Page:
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Palm Oil Watchdog to Adopt New Guidelines in Push to Curb Purchase of Regular Palm Oil

A government agency governing the palm oil industry will adopt guidelines next month that will impose fines on consumer goods firms like Unilever and Nestle if they don’t begin buying extra green palm oil to help reduce deforestation in Southeast Asia, the regulating body mentioned.

The growers, though, say palm oil buyers like Unilever, Nestle, Procter & Gamble, and PepsiCo share responsibility since they don’t purchase enough sustainably produced oil, undermining efforts to reward those who adopt greener practices and reduce deforestation.

In 2018, growers produced around 13.5 million tonnes of green palm oil – which costs more to grow and process – however, about half of it was sold at premiums to conventional palm oil.

Planters received premiums of as much as $50 a tonne for green palm oil right after certification was started in 2004, however, now they get as little as $1 to $30 over conventional palm oil costs of around $500 a tonne.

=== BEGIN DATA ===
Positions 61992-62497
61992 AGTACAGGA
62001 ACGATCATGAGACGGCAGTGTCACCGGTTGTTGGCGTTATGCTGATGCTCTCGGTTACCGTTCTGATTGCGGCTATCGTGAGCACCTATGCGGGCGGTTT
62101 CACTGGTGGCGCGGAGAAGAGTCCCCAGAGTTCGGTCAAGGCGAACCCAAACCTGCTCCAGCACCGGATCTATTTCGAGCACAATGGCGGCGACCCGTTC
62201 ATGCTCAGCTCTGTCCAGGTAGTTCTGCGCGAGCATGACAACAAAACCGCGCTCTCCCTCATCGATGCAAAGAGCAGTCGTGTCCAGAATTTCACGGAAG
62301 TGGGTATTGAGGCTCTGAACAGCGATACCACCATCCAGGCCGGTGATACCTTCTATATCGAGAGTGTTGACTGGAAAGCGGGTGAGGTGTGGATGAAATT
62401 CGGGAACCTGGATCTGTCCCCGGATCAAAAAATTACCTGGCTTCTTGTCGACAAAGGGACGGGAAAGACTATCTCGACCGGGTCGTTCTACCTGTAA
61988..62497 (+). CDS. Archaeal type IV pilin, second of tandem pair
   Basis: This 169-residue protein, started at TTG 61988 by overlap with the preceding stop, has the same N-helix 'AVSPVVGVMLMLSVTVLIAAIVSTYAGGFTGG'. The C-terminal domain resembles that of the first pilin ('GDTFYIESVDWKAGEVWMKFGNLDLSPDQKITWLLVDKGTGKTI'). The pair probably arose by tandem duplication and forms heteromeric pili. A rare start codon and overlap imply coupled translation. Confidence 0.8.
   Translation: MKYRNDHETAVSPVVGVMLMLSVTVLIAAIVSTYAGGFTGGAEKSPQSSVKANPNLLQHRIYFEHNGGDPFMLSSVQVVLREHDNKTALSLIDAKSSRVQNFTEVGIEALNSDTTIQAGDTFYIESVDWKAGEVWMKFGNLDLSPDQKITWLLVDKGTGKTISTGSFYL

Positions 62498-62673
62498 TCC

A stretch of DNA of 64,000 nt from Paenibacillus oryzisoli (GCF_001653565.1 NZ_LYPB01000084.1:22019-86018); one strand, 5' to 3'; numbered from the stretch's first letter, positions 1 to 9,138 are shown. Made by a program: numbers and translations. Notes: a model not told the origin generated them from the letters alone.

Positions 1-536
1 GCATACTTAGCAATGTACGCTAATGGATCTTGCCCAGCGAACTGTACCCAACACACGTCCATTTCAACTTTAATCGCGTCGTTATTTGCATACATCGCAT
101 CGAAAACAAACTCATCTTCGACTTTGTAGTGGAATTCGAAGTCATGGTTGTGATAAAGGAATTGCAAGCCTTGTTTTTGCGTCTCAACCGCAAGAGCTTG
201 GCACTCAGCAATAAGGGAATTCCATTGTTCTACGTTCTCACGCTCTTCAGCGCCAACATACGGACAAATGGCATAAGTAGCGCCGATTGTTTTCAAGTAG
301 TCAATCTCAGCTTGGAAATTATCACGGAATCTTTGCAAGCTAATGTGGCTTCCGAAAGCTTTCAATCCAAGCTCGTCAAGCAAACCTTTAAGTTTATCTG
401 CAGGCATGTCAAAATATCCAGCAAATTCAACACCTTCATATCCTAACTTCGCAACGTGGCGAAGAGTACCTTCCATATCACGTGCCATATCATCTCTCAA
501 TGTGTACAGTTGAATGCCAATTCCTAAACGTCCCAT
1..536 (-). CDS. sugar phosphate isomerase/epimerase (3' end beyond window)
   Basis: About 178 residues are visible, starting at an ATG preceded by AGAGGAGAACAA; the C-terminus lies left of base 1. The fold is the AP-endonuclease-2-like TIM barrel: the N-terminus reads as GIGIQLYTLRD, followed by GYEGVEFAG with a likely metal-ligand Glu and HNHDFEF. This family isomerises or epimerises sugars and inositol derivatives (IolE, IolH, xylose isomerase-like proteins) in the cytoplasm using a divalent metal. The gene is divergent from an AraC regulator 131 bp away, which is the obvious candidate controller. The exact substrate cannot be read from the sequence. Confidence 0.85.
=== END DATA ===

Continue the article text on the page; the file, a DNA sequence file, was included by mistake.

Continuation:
That makes it hard to cover the additional costs of sustainable palm oil, which, according to Simon Lord, chief sustainability officer at Sime Darby, amount to $8-$12 a tonne.

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Benjamin Conner

Benjamin leads the Sustainable Development column, with a team of two enthusiastic reporters. Benjamin holds a Masters in Business Administration and a degree in commerce. Along with leading a Section-Sustainable development, Benjamin also strategizes CSR for Green Energy Analysis.

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